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Jakarta Post
The Jakarta Post
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EDITORIAL: High tax revenue target

  • EDITORIAL
    EDITORIAL

    The Jakarta Post

Jakarta | Wed, January 10, 2018 | 08:15 am
EDITORIAL: High tax revenue target The tax-to-GDP ratio remained less than 11 percent, still far below the internationally recognized 15 percent minimum threshold for stimulating economic growth. (Shutterstock/File)

Key macroeconomic indicators for 2017 in Indonesia’s fiscal consolidation, as Finance Minister Sri Mulyani Indrawati announced Monday, all showed significant improvements, with the budget deficit controlled at 2.4 percent of gross domestic product. This is lower than the estimated 2.9 percent.

Total budget disbursement hit an all-time record of 93.1 percent, with capital expenditures rising to 89 percent from 82 percent in 2016 and goods procurement to 95 percent from 85 percent. Government debts were also well controlled below 30 percent.

The biggest disappointment in the fiscal sector was tax revenues, which were still 8 percent short of the target in spite of the nine-month tax amnesty, said to be one of the world’s most successful tax pardons. The tax-to-GDP ratio also remained less than 11 percent, still far below the internationally recognized 15 percent minimum threshold for stimulating economic growth.

Businesspeople therefore raised concerns when the 2018 state budget set the tax revenue target 20 percent higher than last year’s, based on the assumption that the economy would grow 5.4 percent against last year’s 5.01 percent. The government seemed confident that the Rp 4.86 quadrillion (US$365 billion) in hidden assets taxpayers declared during the tax amnesty would significantly broaden the tax base.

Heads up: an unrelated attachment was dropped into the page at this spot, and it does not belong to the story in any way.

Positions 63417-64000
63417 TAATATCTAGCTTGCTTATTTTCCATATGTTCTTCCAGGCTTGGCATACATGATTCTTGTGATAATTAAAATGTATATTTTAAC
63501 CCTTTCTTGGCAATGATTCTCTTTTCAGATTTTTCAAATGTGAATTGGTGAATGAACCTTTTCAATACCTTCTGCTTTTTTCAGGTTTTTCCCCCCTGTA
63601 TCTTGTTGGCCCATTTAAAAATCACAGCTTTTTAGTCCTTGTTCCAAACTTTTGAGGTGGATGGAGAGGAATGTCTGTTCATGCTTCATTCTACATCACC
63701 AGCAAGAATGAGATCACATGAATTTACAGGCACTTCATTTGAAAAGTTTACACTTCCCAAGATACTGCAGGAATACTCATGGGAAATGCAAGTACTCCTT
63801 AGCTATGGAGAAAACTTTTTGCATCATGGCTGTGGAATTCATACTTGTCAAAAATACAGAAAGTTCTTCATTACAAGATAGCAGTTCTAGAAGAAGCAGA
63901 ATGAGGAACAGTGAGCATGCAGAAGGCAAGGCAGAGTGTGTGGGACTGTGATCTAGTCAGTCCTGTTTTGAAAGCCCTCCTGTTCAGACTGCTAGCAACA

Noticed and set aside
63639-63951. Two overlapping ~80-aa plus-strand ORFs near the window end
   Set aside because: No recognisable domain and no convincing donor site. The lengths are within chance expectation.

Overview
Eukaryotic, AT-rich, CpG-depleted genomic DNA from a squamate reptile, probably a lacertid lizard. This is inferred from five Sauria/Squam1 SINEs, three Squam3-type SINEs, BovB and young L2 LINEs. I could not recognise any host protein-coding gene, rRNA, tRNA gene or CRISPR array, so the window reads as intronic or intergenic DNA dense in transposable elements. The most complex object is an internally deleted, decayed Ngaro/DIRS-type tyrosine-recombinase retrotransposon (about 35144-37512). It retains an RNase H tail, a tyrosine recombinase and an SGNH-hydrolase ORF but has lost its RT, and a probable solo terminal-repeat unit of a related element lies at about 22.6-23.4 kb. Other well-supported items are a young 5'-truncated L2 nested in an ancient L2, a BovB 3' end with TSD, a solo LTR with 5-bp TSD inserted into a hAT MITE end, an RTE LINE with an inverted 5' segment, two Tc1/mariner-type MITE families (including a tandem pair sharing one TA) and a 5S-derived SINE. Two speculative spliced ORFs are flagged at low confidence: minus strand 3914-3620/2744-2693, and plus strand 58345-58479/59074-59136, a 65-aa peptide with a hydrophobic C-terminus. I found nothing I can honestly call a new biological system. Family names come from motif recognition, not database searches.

But business circles and many analysts still consider the 20 percent increase in the tax revenue target too ambitious despite the larger tax base, because projected growth this year is only 5.3 percent to 5.5 percent, or a mere 0.50 percentage point higher than last year. In fact, between 2015 and 2017 when growth averaged only 5 percent, tax receipts increased by only 8.5 percent in 2015, by 3.6 percent in 2016 and 4.5 percent in 2017.

Businesspeople fear tax officials might resort to inordinately repressive measures to achieve the unusually high revenue target by focusing more on intensifying measures (“hunting in the zoo”) for registered taxpayers instead of netting new taxpayers.

True, the unrealistic tax revenue target could affect the credibility and integrity of tax officials: Unrealistically high estimates may force them to resort to any and all means to achieve the target, while unrealistically low targets could make them complacent and tempt them to pocket the revenues collected in excess of the target.

Minister Sri Mulyani seemed aware of the concern, because she assured businesspeople at Monday’s gathering in no uncertain terms that she would see to it that tax officials would not resort to threatening measures, even if the 2018 tax revenue target had been increased by 20 percent to Rp 1.62 quadrillion.

We rest assured that the target is based on an accurate tax potential map, drawn by connecting the databases and benchmarks of all tax offices across the country. Moreover, tax officials are now authorized by law to access taxpayers’ financial information (bank accounts) for taxation purposes.

Given her track record, let’s give the minister the benefit of the doubt.

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